Seven Years Social

2 03 2017

(Note: A strange glitch prevented this reflection from actually posting last week, when it was written. Luckily, the sentiments haven’t changed!)

Seven years ago this week, I joined Facebook.

I know this because all week I’ve been regaled with those little “Friendversary” videos FB produces. Like many people, I would guess, I find them a bit cheesy – especially when they celebrate things like my 7-year friendship with my father. Also, though, there was a photo collage and comment posted to my wall by my friend Layne that was beautiful in it’s capture of joyous, raucous, supportive friendship. In part, it read, “Oh Jen, this is something. And telling of the photos- they include so many people. You rang in a whole chapter of my life, one of the greatest! The chapter that MAKES the story.”

As a result of that post, and after a flurry of instant messages, a group of friends who have not been in the same place together for three years have put a date on the calendar to rectify that long separation. I can’t wait to just BE with these women.

Meanwhile, over on Twitter, I’ve also been tweeting for seven years. When I moved to a new city in 2013, I learned about a social event on Twitter, and went with my friend Mike. (One of two friends I already had in that city, Mike and I had reconnected through FB after twenty-seven years apart.) Over craft beer and ice cream, conversations with apparent strangers suddenly became reunions of a sort, as our Twitter handles were revealed and we realized we’d been talking to each other for months, 140-characters at a time. Though I didn’t know it at that night, the people in that room would become the core of my friend-group in my new city: my fellow volunteers at Open Streets events, the members of my writing group, my teammates on alleycat “races”.

Such are the promises and true possibilities of social media – to connect and reconnect, to nurture shared interests, to meet people whose orbit wouldn’t otherwise intersect with ours but, somehow, should.

That shining promise is why I am not a fan of the algorithms that have been developed by social media platforms. You know, those formulas that have narrowed the scope of what we see and who we connect with, what ideas are allowed to cross-pollinate, etcetera. Based on the assumption that we want more of the same – the same products, people, politics (propaganda) – these algorithms pre-select content for us. The other day, I tried to send a friend request to someone I know – and she tried to friend me – and we couldn’t do it. Even though we were sitting side-by-side, we were not able to find each other. Even though we both opened up all our security settings, we couldn’t find each other. Eventually, the only way in was through a third person’s tagged photo. I’m so grateful it wasn’t this hard to reconnect with high school and college friends seven years ago – I hate to think of my life without the enrichment those relationships have brought, thanks to social media.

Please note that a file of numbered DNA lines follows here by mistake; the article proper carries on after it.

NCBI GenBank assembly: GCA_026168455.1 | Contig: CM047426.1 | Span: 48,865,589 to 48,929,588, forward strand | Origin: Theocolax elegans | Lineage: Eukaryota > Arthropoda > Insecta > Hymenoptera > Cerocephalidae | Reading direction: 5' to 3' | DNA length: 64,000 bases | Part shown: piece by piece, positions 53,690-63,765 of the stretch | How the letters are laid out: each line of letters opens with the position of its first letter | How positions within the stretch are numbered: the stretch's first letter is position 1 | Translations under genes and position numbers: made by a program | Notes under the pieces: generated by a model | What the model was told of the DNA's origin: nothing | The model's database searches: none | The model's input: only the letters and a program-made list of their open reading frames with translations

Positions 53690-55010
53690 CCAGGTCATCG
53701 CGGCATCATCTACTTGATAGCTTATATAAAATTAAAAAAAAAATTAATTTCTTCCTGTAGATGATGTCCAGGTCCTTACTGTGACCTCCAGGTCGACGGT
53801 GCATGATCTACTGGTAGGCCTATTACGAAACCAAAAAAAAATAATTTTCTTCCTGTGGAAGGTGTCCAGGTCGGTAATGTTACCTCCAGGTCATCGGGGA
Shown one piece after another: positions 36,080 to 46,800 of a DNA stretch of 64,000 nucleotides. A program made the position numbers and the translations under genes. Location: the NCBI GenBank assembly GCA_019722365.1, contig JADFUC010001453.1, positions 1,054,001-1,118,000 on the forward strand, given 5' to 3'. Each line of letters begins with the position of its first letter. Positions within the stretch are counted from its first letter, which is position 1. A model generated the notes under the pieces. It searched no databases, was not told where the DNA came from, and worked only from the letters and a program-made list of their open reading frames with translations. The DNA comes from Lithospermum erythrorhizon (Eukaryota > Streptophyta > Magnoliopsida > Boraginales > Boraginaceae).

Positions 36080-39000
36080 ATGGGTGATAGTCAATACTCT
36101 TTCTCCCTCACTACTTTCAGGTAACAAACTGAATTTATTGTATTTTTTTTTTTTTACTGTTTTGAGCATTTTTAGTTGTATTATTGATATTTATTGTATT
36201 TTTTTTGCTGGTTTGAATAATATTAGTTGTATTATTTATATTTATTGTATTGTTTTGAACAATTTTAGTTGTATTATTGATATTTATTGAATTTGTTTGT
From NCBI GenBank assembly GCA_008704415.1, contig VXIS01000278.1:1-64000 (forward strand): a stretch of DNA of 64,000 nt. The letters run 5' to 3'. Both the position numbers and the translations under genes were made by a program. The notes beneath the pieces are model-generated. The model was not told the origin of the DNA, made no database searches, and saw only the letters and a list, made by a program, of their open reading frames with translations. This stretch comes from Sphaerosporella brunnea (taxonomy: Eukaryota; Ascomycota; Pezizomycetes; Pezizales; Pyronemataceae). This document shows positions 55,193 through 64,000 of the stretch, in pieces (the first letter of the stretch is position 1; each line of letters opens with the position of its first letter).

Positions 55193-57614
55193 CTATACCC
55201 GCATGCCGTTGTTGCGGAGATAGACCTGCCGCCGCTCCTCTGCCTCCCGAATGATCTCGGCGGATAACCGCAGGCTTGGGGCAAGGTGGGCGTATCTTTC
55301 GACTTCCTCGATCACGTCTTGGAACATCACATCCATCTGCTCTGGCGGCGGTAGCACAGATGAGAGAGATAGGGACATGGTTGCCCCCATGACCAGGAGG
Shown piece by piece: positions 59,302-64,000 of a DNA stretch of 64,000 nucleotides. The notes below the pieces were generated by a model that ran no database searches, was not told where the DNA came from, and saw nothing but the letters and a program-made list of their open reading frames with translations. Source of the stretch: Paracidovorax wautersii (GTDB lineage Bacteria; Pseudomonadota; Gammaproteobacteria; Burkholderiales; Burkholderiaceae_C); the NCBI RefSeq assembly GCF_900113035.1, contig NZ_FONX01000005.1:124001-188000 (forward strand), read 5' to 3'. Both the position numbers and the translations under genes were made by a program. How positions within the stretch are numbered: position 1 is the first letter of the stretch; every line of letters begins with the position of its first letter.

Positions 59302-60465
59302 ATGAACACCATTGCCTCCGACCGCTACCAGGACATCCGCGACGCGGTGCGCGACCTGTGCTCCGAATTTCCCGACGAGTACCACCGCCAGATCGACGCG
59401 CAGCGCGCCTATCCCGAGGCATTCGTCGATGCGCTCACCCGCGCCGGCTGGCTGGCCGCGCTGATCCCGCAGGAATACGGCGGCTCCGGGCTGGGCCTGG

More important, in this time of social/political upheaval and unrest, I wish it didn’t require such deliberate determination to find and hear voices speaking from perspectives other than my own. (Unfortunately, the only ones it IS easy to connect with are the trolls. Trolls: the reason we can’t have anything nice on social media anymore. But trolls are a topic for a whole different post…) Many more knowledgeable people than me have written about what this means in real terms for the divisiveness and polarization happening in our society.

I can attest, though, that my personal sphere suffers from this polarization. The original promise of social media was that it can/could offer a place for dialogue rather than division. And while this is still possible, it has grown exponentially harder. The whole blame for this can’t be placed at the feet of our algorhythmic overlords. A significant portion of the blame is ours – our refusal to carry the norms of civility with us from IRL interactions to online ones. Our refusal to maintain civil and respectful discourse IRL, so that it sometimes feels we’ve completely abandoned efforts to talk through our differences anywhere at all. Our fallible and fragile egos, which tell us to take it personally when someone we like (or love) strongly voices a different opinion.